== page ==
On Oct. 19, the Liberal government’s Bill C-16, which will amend the Canadian Human Rights Act, making it illegal to discriminate on the basis of gender identity and expression, passed second reading in a 248-40 vote.
C-16 also amends the Criminal Code’s hate crime laws to include gender identity and gender expression so that crimes thought to be motivated by prejudice against individuals who self-identify as transgender and transsexual can face additional punishment.
Among the 38 Conservatives joining the Liberals, NDP, and Bloc Quebecois supporting C-16 were leadership contenders Maxime Bernier, Steven Blaney, Michael Chong, and Deepak Obhrai, while rumoured candidates Lisa Raitt and Michelle Rempel also supported the bill. Andrew Scheer and Brad Trost voted against C-16 and Kelli Leitch and Erin O’Toole did not vote.
Interim leader Rona Ambrose also voted for C-16.
Campaign Life Coalition lobbyist Johanne Brownrigg said “it’s a significant change” for Conservatives to support Bill C-16. She suggested nearly half of the Conservative caucus voted for C-16 out of political considerations, not policy. She said it was unfortunate “the Conservative Party has moved in this direction without consideration of the many, many ramifications of this bill.”
Trost told iPolitics he wanted to speak against C-16 but that the party’s house leadership tried to prevent him from doing so because leadership contenders are barred from addressing issues unless it directly impacts on their riding. Still, Trost was recognized at the conclusion of the four hours of debate on C-16, when he denounced the bill as “impractical, unworkable” and stating he opposed it as “both as a social conservative and as a free speech libertarian.” He said, “this is a big government solution to a problem that does not exist. As Conservatives, we should be opposed to big government solutions.” He also warned that C-16, if passed, could lead to discrimination against people who “support more traditional values.”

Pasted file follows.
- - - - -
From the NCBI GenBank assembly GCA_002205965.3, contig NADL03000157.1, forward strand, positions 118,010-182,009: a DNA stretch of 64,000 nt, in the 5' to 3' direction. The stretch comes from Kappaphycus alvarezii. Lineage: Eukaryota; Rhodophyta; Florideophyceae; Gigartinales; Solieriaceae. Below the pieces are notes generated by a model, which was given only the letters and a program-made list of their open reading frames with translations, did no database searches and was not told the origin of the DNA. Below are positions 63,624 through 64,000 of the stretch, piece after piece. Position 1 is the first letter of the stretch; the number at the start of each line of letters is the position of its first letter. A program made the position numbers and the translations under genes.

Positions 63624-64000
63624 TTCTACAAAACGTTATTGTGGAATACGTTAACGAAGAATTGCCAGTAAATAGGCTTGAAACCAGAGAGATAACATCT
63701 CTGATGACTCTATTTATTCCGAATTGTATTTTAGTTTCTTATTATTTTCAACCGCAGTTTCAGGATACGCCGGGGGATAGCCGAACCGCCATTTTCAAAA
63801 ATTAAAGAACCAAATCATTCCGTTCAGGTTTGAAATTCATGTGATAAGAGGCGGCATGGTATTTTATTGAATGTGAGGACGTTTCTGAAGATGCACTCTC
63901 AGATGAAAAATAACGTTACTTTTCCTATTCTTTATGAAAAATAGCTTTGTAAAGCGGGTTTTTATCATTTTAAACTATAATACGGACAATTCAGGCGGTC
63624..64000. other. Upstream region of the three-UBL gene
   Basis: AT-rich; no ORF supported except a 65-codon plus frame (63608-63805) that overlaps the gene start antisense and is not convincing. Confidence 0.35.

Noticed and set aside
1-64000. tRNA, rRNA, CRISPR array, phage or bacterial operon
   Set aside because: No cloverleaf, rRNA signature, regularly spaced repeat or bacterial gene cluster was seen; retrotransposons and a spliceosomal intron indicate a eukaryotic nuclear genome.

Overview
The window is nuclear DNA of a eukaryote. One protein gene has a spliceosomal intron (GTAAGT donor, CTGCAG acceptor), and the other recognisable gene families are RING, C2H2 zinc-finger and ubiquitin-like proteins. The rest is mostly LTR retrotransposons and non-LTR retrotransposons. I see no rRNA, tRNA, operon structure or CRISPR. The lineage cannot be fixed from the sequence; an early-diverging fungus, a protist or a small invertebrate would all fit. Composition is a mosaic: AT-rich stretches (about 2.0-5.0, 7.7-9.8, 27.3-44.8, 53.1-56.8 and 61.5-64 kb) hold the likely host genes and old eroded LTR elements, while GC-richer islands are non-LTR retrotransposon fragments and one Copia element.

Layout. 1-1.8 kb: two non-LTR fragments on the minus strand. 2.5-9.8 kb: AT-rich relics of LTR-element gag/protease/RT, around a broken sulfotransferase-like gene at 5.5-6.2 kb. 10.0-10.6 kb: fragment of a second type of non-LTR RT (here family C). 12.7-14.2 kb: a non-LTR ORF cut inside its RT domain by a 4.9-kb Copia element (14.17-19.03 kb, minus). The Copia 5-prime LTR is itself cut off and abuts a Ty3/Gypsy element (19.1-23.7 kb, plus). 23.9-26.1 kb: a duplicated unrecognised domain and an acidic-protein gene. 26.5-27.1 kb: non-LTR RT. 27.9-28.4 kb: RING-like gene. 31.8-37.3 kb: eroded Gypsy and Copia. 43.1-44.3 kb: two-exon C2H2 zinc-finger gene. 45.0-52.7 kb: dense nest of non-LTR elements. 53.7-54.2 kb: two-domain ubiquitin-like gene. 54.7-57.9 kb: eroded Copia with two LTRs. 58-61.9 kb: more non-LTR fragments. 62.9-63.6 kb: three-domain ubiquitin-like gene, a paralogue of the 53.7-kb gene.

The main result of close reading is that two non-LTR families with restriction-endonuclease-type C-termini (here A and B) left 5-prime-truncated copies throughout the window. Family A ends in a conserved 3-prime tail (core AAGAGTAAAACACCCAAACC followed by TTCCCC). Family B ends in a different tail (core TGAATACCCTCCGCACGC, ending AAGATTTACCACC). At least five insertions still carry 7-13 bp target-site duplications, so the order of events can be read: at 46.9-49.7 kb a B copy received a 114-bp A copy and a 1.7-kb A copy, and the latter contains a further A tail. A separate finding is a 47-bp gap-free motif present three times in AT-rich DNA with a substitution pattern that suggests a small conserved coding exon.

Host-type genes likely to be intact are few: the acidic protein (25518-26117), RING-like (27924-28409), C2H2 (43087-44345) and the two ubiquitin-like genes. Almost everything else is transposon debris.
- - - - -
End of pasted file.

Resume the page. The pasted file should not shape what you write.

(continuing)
MP Harold Albrecht (Kitchener-Conestoga) asked if parliamentarians were “simply trying to protect the sexual minority from verbal and physical abuse” or “intending to impose a cultural shift in our very understanding of human sexuality and gender expression?” He warned that religious organizations that did not recognize gender fluidity could face discrimination.
Albrecht also raised the concern that heterosexual predators could gain access to restrooms under the guise of being transgender in order to target victims of the opposite sex.
Conservative MP Cathay Wagantall (Yorkton–Melville) shares those concerns. “By passing the bill, are we then be saying that a person’s need to express his or her gender or identity foreshadows the mother’s need to also protect her child from seeing a naked man at, let us say, a YMCA children’s swim class? Have we really gone this far in our society?”
But supporters of C-16 were unmoved by such concerns, as NDP MP Randall Garrison (Esquimalt–Saanich–Sooke), who sponsored a similar bill in the previous Parliament, said the criticisms put forth by Conservative opposition was “a sign of the very transphobia we are trying to address in this bill.” He added that “we all know that in the real world, the only ones at risk in bathrooms are trans people, who are almost always perceived to be in the wrong place.”
Bill C-16 will now be examined in the Standing Committee on Justice and Human Rights where experts are expected to be called to testify on the need for expanding the hate crime and human right laws.